It does look like a fortress wall. I just assumed it was built to surround a cemetery & keep out the dust & dirt (a bigger problem then) & noise. It’s a beautiful wall.

    • John Says:

      Zoe, it reminds me that blacks are not the only group that have suffered the unfortunate wrath of discrimination.
      Regarding Mosques, these Irish Catholics were not aiding and abetting the destruction of America; assimilation was the objective.

  2. Sean Says:

    When St. Patricks’s sold its old school building across Prince Street at Mott Street a couple of years ago, it used the money to refurbish the wall, which had settled and warped and buckled oddly over the years and looked like it was about to collapse at any minute. Sections of the wall had to be off kilter by at least a 5 degree angle.

    Well, the contractor rebuilt the wall (using the same bricks, I believe) and purposely laid the bricks back at the skewed angles and curvatures as a nod to the historic position and form of the original wall.

    So the “new” wall today still has the same odd curvature to it, looking like it will collapse any moment, although it was rebuilt rather recently.

    • ephemeralnewyork Says:

      I’m glad you wrote this Sean, because when I went back to the wall this past weekend to take photos, I thought it seemed a little cleaner and less curved that I’d remembered it from years past. It still does have a slight slope to it, which I’m glad they kept.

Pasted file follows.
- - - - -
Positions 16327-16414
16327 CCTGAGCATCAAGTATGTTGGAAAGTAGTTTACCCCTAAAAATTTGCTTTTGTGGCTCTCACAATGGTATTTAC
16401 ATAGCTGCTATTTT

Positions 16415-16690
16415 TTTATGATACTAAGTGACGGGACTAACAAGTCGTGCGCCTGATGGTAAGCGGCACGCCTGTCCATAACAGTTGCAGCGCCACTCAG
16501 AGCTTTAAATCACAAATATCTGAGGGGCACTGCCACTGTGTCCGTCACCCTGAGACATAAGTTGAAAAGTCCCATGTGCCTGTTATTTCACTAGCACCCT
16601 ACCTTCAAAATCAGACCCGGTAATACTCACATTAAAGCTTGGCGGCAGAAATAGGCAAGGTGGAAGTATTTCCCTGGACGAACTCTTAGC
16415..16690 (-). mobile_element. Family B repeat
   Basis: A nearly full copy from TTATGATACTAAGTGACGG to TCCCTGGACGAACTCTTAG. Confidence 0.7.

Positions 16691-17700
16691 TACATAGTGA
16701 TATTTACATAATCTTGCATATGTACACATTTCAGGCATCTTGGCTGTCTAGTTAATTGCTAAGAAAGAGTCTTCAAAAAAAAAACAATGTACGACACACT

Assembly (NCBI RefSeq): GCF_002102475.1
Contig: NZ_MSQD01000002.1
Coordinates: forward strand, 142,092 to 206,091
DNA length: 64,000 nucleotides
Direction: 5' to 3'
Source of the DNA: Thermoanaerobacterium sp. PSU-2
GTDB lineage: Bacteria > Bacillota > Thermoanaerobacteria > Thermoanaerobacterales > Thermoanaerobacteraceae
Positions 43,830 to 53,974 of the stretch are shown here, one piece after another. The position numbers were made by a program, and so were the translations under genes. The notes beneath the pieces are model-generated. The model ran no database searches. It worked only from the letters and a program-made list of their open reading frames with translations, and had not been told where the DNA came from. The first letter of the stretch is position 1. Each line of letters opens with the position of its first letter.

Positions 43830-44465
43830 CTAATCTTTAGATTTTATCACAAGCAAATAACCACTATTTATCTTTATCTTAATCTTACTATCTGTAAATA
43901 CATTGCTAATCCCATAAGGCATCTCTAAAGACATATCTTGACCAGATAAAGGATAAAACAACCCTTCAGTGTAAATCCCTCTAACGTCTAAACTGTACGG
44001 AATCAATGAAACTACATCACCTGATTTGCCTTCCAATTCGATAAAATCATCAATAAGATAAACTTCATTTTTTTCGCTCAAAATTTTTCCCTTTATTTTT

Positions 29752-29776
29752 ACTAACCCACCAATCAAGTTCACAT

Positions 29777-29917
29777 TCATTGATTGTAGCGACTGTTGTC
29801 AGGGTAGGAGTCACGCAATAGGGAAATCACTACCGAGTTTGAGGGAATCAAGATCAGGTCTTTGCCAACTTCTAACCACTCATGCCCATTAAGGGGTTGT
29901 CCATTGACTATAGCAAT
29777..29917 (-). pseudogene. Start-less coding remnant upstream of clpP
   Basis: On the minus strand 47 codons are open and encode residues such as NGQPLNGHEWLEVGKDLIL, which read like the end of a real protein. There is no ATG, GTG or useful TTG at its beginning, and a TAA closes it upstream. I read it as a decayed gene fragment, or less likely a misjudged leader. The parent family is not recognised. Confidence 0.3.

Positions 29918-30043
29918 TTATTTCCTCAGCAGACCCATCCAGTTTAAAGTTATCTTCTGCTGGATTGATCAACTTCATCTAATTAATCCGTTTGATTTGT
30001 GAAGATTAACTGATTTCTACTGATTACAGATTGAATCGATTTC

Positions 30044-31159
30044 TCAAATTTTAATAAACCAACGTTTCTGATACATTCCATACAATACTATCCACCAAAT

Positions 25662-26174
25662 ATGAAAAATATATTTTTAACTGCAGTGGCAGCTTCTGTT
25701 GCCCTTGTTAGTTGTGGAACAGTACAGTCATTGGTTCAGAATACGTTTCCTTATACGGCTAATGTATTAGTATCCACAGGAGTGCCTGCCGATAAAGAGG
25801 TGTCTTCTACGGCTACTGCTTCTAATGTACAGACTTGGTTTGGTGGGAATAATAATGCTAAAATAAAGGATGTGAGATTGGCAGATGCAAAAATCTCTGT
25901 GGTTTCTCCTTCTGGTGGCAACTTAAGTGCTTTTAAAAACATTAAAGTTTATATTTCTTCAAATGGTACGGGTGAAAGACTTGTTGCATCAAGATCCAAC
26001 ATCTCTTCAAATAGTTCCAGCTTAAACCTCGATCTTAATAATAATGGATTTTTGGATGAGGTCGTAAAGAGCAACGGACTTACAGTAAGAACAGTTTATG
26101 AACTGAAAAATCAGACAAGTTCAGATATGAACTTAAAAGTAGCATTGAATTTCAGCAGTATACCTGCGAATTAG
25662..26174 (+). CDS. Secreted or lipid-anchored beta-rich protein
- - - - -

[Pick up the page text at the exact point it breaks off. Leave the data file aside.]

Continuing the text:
3. Jay Says:

    Thanks for this, my great grandparents were married in Old St. Patrick’s in 1881

  4. Roger_Paw Says:

    I had no idea about all this history, thank you! I have met a few of the staff there over the last several months and they couldn’t be lovelier.

  5. Zoé Says:

    I will switch to following you only on Facebook Ephemeral where I can block seeing certain people’s comments even when you would still be able to read them.

    • Zoé Says:

      *My above comments are out of order; which apparently happened because when I commented directly from my email my comment ended up above the others.

  6. David H Lippman Says:

    Fascinating…glad the walls survived.

  7. Zoé Says:

    Of course I will not follow you on Facebook now Ephemeral. (As I wrote earlier). Given the fact that you have left this extremely racist comment from John about the building of Mosques “aiding and abetting the destruction of America”. AND left in Tom B’s racist comment agreeing w/ John’s racist comment; yet you have deleted my replies defending Muslims which pointed out that Muslims have been here since 1492 w/ Columbus & as Black African enslaved people & included a list of some of the racist murder attacks against Muslims & Arabs & people mistaken for Muslims – inc mosques.

    Why delete my comments defending Muslims yet not the racist comments against Muslims? WOW. I never curse or call people names or attack people’s religions. Yet my comments in defense of Muslims were deleted. I am sorry that I ever trusted this hate filled space & ever came on here. How painfully disturbing to see how widely this kind of racism is tolerated.